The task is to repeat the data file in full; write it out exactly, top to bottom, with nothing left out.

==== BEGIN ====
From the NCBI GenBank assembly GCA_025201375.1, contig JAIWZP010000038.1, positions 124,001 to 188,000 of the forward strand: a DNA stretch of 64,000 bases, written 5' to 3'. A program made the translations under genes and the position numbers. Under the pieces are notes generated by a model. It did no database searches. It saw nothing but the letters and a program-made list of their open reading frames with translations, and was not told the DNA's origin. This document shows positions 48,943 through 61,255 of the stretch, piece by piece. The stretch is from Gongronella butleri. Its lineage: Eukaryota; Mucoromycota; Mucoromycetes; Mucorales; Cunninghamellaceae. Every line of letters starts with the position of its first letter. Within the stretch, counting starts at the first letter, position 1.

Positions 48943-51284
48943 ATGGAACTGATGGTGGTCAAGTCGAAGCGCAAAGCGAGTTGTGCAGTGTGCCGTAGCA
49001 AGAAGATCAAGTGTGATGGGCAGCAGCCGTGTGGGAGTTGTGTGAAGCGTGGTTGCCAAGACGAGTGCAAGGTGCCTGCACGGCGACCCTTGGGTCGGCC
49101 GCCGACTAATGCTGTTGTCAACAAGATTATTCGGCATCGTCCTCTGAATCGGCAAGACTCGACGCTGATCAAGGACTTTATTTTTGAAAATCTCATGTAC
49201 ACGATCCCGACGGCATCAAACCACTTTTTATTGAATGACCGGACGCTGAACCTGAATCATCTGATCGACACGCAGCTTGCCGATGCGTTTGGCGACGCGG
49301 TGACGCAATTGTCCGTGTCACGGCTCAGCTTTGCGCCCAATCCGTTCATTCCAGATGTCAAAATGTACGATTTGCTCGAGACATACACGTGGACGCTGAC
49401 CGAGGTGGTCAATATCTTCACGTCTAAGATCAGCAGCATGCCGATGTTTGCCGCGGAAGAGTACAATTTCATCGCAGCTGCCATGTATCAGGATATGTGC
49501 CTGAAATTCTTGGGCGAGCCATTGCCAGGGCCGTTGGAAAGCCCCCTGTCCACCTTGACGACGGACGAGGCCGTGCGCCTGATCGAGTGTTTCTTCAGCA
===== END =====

From the NCBI GenBank assembly GCA_025201375.1, contig JAIWZP010000038.1, positions 124,001 to 188,000 of the forward strand: a DNA stretch of 64,000 bases, written 5' to 3'. A program made the translations under genes and the position numbers. Under the pieces are notes generated by a model. It did no database searches. It saw nothing but the letters and a program-made list of their open reading frames with translations, and was not told the DNA's origin. This document shows positions 48,943 through 61,255 of the stretch, piece by piece. The stretch is from Gongronella butleri. Its lineage: Eukaryota; Mucoromycota; Mucoromycetes; Mucorales; Cunninghamellaceae. Every line of letters starts with the position of its first letter. Within the stretch, counting starts at the first letter, position 1.

Positions 48943-51284
48943 ATGGAACTGATGGTGGTCAAGTCGAAGCGCAAAGCGAGTTGTGCAGTGTGCCGTAGCA
49001 AGAAGATCAAGTGTGATGGGCAGCAGCCGTGTGGGAGTTGTGTGAAGCGTGGTTGCCAAGACGAGTGCAAGGTGCCTGCACGGCGACCCTTGGGTCGGCC
49101 GCCGACTAATGCTGTTGTCAACAAGATTATTCGGCATCGTCCTCTGAATCGGCAAGACTCGACGCTGATCAAGGACTTTATTTTTGAAAATCTCATGTAC
49201 ACGATCCCGACGGCATCAAACCACTTTTTATTGAATGACCGGACGCTGAACCTGAATCATCTGATCGACACGCAGCTTGCCGATGCGTTTGGCGACGCGG
49301 TGACGCAATTGTCCGTGTCACGGCTCAGCTTTGCGCCCAATCCGTTCATTCCAGATGTCAAAATGTACGATTTGCTCGAGACATACACGTGGACGCTGAC
49401 CGAGGTGGTCAATATCTTCACGTCTAAGATCAGCAGCATGCCGATGTTTGCCGCGGAAGAGTACAATTTCATCGCAGCTGCCATGTATCAGGATATGTGC
49501 CTGAAATTCTTGGGCGAGCCATTGCCAGGGCCGTTGGAAAGCCCCCTGTCCACCTTGACGACGGACGAGGCCGTGCGCCTGATCGAGTGTTTCTTCAGCA